When I took auto shop in high school, I found VIN numbers stamped on the frames of the cars we disassembled. It usually is there as components can be changed, while the frame cannot. Now where it is on every model of vehicle ever made, I don’t know.

However, an insurance investigator or a retired police officer who specialized in auto theft would probably be able to tell you.

It varies widely by state. Google it on your state’s DNR site.

Since this is about VINs and not the TV show, moved to GQ (from Cafe Society).

You may not have to worry about it, unless you watch NCIS, are building it in your basement and drink whisky from mason jars.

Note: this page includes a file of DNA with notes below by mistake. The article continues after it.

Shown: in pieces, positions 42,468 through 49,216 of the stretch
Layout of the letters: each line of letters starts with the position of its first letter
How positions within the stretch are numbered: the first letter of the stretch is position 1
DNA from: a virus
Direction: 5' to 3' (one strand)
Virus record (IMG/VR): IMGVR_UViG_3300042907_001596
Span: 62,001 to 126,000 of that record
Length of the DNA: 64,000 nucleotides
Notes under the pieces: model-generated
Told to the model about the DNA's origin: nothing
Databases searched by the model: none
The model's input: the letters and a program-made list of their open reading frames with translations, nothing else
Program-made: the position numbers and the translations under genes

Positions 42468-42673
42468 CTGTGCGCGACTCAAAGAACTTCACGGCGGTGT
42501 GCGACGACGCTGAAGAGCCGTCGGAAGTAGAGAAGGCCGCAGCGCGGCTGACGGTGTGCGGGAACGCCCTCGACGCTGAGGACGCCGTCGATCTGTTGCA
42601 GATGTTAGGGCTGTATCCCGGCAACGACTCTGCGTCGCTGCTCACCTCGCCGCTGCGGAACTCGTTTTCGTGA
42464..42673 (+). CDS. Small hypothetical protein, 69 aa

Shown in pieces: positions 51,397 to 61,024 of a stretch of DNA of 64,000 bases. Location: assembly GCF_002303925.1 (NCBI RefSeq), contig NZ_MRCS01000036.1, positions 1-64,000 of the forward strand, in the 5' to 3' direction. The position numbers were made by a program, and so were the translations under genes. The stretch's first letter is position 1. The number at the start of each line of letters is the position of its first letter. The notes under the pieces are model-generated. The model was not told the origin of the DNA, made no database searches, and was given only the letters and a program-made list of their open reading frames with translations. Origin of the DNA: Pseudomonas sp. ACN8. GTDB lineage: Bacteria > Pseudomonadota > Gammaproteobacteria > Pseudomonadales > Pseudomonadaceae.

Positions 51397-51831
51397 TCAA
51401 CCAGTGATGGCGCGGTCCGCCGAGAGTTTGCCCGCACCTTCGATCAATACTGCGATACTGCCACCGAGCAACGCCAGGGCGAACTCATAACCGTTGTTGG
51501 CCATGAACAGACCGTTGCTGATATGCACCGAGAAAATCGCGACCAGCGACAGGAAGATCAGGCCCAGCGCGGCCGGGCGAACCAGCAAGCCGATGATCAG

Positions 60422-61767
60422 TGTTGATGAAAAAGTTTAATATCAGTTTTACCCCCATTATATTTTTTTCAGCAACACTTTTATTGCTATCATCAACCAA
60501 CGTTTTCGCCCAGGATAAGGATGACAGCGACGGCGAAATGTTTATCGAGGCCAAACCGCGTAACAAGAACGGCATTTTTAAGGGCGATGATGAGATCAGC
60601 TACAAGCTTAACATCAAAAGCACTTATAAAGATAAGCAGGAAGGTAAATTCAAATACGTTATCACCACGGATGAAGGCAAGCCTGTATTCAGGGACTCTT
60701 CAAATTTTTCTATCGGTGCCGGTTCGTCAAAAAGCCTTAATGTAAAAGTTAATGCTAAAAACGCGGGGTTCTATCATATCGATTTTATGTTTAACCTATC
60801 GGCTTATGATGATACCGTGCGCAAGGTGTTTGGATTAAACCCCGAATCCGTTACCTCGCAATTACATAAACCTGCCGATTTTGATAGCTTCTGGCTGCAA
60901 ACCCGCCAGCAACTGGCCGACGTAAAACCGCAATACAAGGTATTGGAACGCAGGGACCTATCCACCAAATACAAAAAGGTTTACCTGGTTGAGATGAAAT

If you google ‘vin locations’ you’ll see that the automakers put VINs all over the place, and most cars have well more than four. There are also many things in newer cars that have non-VIN serial numbers that the manufacturer can cross-reference to what specific car they were installed in.

GM vehicles have always had VINs on nearly every major component, including things like fenders. Most Chevy/Pontiac muscle car aficionados are religious about the “matching numbers” thing.

I don’t think anyone else did that until much, much later - '90s, at least.

Then there’s the fun you can have with “constructed vehicles” that have been registered in three states… sigh

But then why would a NYPD CSU guy know them all? It’s hard to keep a secret if you tell everybody!

Though you can’t judge a 2000 episode by modern standards, I think the manufacturers put VINs everywhere now. I think they etch them in the glass, and probably as many other places as they can.